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Born with a love of music and a talent for the guitar, Brazilian guitarist and composer Joao Gaspar makes his instrumental debut with Camaleao Carioca, serving notice that there's a new young man on the strings that will not soon be forgetten. Offering original compositions with a variety of flavors, the music includes not only a good measure of the bossa/samba style that one would expect from a Brazilian artist, but a bit of the world influence, a touch of electric fusion, jazz funk and a taste of classical jazz.
Trained in classical and flamenco traditions, Gaspar is proficient on a number of string instruments and is featured here playing electric, dobro and nylon-string acoustic guitars as well as electric sitar, mandolin and banjo. Recorded in 2006 in the guitarist's homeland, the album features a cast of top Brazilian musicians, with special guests including pianists Daniel Jobim (grandson of Antonio Carlos Jobim) and Leandro Braga, acoustic guitarist Guinga and saxophonist Leo Gandelman.
Rolling out with the melody rich samba/funk opener, "Rola Bola," the music showcases Gaspar's more than ample prowess with crisp solos wrapped around solid and fluid support from the band. "Ceu Aberto" finds Gaspar on acoustic guitar, playing pop-infused melodies backed up by pianist David Feldman.
On the only standard here, Guinga's "O Coco Do CoCo," both guitarists play off each other, matching salvos on acoustic guitars. On the world-influenced "Nevoeiro" Gaspar's electric sitar weaves in and out of different melodies with a bit of bossa nova, backed by pianist Jobim.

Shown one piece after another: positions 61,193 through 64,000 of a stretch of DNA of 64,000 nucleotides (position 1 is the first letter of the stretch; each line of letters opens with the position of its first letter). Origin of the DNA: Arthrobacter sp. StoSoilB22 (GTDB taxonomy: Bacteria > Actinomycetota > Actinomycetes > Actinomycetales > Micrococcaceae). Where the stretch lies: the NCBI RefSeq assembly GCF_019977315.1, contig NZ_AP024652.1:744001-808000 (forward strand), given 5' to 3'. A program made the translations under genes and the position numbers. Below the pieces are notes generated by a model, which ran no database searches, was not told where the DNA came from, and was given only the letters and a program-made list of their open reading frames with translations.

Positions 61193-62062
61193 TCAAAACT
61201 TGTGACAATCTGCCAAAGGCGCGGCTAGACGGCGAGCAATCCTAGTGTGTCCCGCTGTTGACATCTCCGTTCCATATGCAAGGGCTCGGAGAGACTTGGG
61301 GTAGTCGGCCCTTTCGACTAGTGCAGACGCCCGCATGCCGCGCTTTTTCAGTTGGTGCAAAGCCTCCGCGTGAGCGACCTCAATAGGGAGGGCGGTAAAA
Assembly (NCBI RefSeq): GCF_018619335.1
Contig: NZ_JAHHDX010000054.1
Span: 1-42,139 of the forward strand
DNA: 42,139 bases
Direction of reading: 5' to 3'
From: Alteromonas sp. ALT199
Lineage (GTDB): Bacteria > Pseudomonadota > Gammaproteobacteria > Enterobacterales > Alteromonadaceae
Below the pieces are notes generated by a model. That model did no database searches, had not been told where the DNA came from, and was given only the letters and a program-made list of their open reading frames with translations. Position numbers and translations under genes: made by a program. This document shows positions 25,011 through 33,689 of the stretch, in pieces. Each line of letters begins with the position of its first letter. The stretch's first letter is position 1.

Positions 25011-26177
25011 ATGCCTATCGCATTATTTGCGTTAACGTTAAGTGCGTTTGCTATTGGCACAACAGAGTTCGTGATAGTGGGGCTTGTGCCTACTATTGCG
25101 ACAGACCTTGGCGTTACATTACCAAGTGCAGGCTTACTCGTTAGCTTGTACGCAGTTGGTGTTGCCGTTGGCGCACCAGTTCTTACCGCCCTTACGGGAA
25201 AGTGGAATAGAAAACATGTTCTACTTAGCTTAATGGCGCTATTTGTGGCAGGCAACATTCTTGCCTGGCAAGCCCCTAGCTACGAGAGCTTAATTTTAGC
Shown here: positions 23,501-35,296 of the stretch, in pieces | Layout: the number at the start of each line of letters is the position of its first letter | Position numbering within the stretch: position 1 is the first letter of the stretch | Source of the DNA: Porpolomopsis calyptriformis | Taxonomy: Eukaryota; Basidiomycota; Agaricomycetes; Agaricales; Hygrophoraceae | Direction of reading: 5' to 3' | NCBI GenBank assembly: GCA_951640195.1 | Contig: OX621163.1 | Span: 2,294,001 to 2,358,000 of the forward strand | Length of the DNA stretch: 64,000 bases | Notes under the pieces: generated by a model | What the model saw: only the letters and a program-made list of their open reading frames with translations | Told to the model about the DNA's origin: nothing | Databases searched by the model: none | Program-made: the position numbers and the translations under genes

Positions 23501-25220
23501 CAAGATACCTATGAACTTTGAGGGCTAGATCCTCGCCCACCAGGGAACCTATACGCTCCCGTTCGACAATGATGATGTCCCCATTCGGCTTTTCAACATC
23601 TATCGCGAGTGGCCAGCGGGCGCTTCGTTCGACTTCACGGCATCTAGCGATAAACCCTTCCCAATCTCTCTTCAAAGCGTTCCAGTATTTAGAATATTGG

The music turns interesting on a couple of surprise tracks that demonstrate Gaspar's diversity. Gaspar plays a little fusion with some terrific electric guitar riffs on "Blueseando," a burner that also features trumpeter/flugelhornist Jesse Sadoc's only appearance on the album. The very funky "DDA" follows, with a blistering tenor solo from Gandelman that's matched by Gaspar's own electric guitar joust.
Rounding out the program is "Choro Invisivel," a beautiful ballad with a warm bossa color, romantic slant and delicious harmony, and "Sereno," another light ballad featuring Gaspar solo on the acoustic steel guitar. An impressive first effort by a master of the guitar, Camaleao Carioca delivers on many fronts with excellent musicianship, sophisticated charts and clever arrangements, all resulting in one beautiful package that warrants repeated spins.
Track Listing: Rola Bola; Ceu Aberto; O Coco Do Coco; Nevoeiro; Buscape; Blueseando; DDA; Guarda Do Embau; Choro Invisivel; Sereno.
Personnel: Joao Gaspar: electric guitar, dobro, acoustic guitar, mandolin, banjo, electric sitar; David Feldman: piano and Fender Rhodes (1, 2, 6); Marco Bahia: drums (1, 3, 9); Caca Colon: drums (2, 6); Christiano Galvo: drums (4, 8); Cassio Cunha: drums (5, 7); Bruno Aguilar: bass (1, 3); Pedro Moraes: bass (2, 6); Ney Conceicao: bass (4, 8); Alberto Continentino: bass (5, 7); Igor Eca: bass (9); Marco Lobo: percussion (3-5,9); Joca Perpignam: percussion (1), Andre Siqueira: percussion (2, 6); Leandro Braga: piano (9); Daniel Jobim: piano (4); Jesse Sadoc: trumpet and flugelhorn (6); Leo Gandelman: tenor saxophone (7); Leticia Carvalho: vocals (2).
Year Released: 2008
| Record Label: Self Produced
| Style: Brazilian
I love jazz because I enjoy the freedom.
I was first exposed to jazz when I was 17.
I met Cedar Walton at a concert in San Paulo.
The best show I ever attended was Helio Jambao trio.
The first jazz record I bought was Witchcraft by George Benson.
My advice to new listeners is listen to the old school first.